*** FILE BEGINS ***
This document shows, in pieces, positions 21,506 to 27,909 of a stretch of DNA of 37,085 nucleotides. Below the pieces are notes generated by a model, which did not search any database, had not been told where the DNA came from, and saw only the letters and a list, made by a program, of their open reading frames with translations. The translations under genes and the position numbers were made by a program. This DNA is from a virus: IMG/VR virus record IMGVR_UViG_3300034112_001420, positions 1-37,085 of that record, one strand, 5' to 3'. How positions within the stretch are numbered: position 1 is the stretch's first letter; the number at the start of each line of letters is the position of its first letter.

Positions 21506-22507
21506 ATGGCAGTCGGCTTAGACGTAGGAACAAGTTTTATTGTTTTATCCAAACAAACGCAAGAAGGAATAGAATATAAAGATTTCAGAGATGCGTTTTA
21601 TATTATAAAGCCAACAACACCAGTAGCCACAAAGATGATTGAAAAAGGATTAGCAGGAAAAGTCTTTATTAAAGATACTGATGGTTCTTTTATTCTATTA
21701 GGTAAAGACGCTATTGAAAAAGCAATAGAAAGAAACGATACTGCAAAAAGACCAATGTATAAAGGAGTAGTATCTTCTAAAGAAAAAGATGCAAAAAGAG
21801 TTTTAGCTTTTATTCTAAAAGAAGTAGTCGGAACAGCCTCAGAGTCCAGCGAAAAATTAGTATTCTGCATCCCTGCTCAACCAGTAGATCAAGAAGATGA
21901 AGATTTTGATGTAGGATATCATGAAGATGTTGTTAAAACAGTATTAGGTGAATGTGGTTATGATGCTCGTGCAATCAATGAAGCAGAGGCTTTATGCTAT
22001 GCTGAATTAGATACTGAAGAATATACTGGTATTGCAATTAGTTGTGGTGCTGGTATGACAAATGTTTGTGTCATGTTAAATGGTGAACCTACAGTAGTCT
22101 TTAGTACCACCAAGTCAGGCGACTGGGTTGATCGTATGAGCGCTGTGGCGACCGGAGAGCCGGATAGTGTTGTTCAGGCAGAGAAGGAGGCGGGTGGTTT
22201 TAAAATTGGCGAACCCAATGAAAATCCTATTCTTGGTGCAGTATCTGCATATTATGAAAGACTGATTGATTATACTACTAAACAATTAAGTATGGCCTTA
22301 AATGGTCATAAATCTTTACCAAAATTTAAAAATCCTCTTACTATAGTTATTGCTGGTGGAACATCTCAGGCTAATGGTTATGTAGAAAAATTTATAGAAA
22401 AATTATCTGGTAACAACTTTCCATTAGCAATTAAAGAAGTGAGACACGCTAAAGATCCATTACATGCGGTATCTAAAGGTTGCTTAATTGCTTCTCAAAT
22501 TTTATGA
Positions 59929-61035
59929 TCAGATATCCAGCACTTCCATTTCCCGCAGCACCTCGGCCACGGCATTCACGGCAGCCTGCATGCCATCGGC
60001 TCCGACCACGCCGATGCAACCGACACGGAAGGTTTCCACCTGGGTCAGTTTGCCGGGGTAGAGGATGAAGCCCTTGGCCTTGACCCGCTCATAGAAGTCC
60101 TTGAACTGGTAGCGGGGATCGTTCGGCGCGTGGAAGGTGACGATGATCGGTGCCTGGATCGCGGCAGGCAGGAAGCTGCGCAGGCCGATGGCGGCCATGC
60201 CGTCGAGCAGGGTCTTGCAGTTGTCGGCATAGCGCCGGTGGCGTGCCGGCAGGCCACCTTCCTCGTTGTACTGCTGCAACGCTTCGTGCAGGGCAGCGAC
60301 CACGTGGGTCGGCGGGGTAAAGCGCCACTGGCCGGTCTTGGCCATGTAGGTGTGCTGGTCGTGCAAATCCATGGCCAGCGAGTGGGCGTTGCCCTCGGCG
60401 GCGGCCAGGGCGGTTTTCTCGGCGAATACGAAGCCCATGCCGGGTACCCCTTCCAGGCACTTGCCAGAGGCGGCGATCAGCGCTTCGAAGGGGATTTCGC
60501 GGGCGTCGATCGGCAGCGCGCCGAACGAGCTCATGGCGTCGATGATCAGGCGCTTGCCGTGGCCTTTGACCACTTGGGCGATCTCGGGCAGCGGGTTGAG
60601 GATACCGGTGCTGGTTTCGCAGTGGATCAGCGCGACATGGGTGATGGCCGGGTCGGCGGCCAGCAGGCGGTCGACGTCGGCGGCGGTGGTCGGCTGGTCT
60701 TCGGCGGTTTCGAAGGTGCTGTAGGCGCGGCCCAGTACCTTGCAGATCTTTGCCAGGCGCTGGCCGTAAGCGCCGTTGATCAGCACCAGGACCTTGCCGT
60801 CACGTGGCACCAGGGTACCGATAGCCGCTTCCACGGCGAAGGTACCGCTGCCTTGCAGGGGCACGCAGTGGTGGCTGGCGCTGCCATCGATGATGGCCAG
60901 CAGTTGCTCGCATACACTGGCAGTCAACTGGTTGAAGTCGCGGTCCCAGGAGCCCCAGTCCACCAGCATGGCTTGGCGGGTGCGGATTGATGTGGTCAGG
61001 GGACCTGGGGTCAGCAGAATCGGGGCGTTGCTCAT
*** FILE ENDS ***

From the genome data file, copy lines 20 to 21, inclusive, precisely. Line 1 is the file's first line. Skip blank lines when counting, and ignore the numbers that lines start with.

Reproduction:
60401 GCGGCCAGGGCGGTTTTCTCGGCGAATACGAAGCCCATGCCGGGTACCCCTTCCAGGCACTTGCCAGAGGCGGCGATCAGCGCTTCGAAGGGGATTTCGC
60501 GGGCGTCGATCGGCAGCGCGCCGAACGAGCTCATGGCGTCGATGATCAGGCGCTTGCCGTGGCCTTTGACCACTTGGGCGATCTCGGGCAGCGGGTTGAG